Monday, 11 March 2013

Barn conversions again (Part 5)


[WARNING: The High Court decision reported in this article was subsequently overturned by the Court of Appeal. See now Williams v SSCLG [2013] EWCA Civ 958 and the sixth article in this series posted on 1 December 2014 dealing with this Court of Appeal decision.]

The most recent barn conversion case to come before the courts was Williams v. SSCLG [2012] EWHC 3466 (Admin), in which judgment was given on 4 December 2012.

On 2 August 2006, the appellant was granted planning permission on appeal for "alterations, conversion and a roof extension to an existing agricultural building so as to provide 10 stables, a tack room, a feed store, a hay store and an office for full livery........in accordance with the terms of the application.......and the plans submitted with it”. The permission was subject to seven conditions, including:

2) The exterior of the development hereby approved shall only be constructed in the facing materials specified on the plans hereby approved or in materials which shall previously have been approved in writing by the local planning authority.

The elevations and floor plan of the building showed that the profile of the old barn would be altered by the construction of an extension along its south east elevation, that its outward appearance would be transformed by the provision of a new roof covering, external walls and doors, that its floor plan would be enlarged and that it was being converted from a barn to a building accommodating 10 horse boxes and their associated tack and feeding rooms, an office and a WC. It was therefore clear that the proposed development also involved the extension, strengthening and renewal of the existing steelwork frame and the provision of new foundations, underslab drainage and sluicing out facilities and a new floor slab.

The deputy judge observed that it was noteworthy that the permission did not contain any condition limiting or directing the building method to be used, the sequence of work that should be employed or the parts of the existing structure that should be retained. It followed that the ordinary and natural interpretation of the permission was that, so long as the surface materials that were used were ones that had previously been approved by the LPA and the overall profile and footprint of the building were constructed so as to provide an exact replica of the building as shown on the approved plans and that it was used in the approved manner, the completed development would conform to the 2006 permission.

In about May 2008, the appellant started work on the development. He removed the old roof covering and the original cladding and blockwork walls. By 6 June 2008, the old barn had been demolished save for the steelwork stanchions and some sheeting and blockwork which were still temporarily in place and which were removed soon afterwards. New steelwork was then added to accommodate the extension that was to be installed and to provide additional support for the new roof and upper floor slab that Mr Williams decided should be added to the development. The ground floor slab and a new mansard roof were then erected and the fitting out work started in September 2008. The structural details were approved by the council’s Building Control department and a building inspector undertook periodic inspections for building control purposes.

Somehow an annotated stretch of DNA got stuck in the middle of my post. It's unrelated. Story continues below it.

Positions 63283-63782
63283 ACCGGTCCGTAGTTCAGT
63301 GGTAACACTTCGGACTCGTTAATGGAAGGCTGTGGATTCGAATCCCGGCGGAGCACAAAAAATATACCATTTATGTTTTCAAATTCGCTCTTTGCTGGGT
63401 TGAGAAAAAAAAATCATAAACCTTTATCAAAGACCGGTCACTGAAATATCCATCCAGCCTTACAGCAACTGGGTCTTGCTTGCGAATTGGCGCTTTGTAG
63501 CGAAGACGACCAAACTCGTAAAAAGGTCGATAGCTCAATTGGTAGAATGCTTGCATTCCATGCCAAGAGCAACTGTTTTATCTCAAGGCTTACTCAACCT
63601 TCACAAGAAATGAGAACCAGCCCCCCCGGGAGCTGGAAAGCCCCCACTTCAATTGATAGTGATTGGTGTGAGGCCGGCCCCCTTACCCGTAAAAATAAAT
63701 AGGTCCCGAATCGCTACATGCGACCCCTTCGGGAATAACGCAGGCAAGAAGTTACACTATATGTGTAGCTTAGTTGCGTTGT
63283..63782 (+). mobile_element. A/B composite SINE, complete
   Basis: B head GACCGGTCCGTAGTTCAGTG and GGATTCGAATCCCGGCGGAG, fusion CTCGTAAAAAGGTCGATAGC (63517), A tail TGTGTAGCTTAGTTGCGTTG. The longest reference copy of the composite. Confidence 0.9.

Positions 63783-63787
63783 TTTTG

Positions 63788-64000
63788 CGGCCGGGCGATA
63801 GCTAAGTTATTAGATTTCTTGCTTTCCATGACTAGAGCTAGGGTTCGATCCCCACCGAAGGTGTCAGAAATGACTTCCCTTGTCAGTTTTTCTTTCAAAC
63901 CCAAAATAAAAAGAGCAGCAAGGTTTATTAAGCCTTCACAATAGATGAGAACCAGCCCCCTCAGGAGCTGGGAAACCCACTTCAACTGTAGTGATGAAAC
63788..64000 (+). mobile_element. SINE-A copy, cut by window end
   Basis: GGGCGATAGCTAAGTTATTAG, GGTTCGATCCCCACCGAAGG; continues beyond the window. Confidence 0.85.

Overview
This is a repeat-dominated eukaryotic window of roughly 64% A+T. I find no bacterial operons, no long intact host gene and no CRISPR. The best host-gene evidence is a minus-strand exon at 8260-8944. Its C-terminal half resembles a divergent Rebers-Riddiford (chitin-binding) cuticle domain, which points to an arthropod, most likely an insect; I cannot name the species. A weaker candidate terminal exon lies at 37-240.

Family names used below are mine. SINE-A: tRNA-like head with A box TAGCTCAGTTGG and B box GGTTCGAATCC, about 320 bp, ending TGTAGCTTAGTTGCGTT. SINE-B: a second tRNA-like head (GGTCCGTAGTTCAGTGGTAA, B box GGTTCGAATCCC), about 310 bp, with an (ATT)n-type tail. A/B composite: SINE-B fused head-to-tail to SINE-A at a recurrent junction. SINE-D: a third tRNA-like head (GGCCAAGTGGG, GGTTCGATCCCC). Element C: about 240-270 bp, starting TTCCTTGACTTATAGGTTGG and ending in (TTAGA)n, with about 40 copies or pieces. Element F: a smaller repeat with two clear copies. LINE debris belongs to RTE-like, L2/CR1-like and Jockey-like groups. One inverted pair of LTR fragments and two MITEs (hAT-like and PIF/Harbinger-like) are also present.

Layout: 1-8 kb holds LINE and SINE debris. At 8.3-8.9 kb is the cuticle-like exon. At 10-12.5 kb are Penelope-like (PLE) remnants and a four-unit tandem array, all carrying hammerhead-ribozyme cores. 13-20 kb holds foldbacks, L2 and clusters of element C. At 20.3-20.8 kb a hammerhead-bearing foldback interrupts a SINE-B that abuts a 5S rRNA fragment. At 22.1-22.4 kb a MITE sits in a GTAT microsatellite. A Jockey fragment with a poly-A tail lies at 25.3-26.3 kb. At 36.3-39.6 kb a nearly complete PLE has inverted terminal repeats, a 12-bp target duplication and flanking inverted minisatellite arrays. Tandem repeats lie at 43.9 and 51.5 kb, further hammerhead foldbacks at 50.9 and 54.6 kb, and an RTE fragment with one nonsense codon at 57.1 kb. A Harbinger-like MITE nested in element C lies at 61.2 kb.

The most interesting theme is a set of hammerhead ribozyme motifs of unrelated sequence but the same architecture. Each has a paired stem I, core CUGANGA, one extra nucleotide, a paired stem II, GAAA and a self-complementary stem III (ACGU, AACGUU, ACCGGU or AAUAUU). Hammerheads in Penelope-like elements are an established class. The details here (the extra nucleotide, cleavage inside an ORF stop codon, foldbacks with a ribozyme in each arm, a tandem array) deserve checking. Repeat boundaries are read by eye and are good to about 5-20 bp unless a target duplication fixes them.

Nothing in the permission precluded the use of strengthened steelwork, a completely new set of steel members or a replica steel frame. The approved plans clearly involved the demolition of all or virtually all of the existing structure of the old barn since the external surfaces and the roofing materials, would have to be stripped away, new foundations and drainage and a new floor slab would have to be provided, new steelwork would be needed to accommodate the permitted extension and the existing rusty and weakened steel frame would require renewal, strengthening and replacement. Thus, the implementation of the planning permission would involve both the substantial demolition of the old barn building and the provision of what would be tantamount to a new building in its place.

The LPA’s enforcement officer, on the other hand, had formed the view that the permission, in order to be implemented without breach, required the retention of substantial parts of the old barn. It followed that, on this view, replica new materials could only be sparingly used. The enforcement officer took this view because she considered that the permission was only authorising conversion works which could not by definition involve significant demolition or substantial new-build work. In truth, the deputy judge held, these objections had been disposed of by the approval, no doubt as a result of the balancing exercise which required building design and execution considerations to be balanced against employment and diversification considerations which, in this case, had resulted in a so-called conversion development that had few of the characteristics of a conversion.

The enforcement officer’s view would have been impossible to achieve unless the permission had contained extensive conditions which identified the parts of the old barn that were to be retained and provided details of the new slab, steelwork, drainage and foundations that were needed, a method statement describing how the works were to be carried out and a requirement that any alteration from these approved details had to be approved by the planning officer.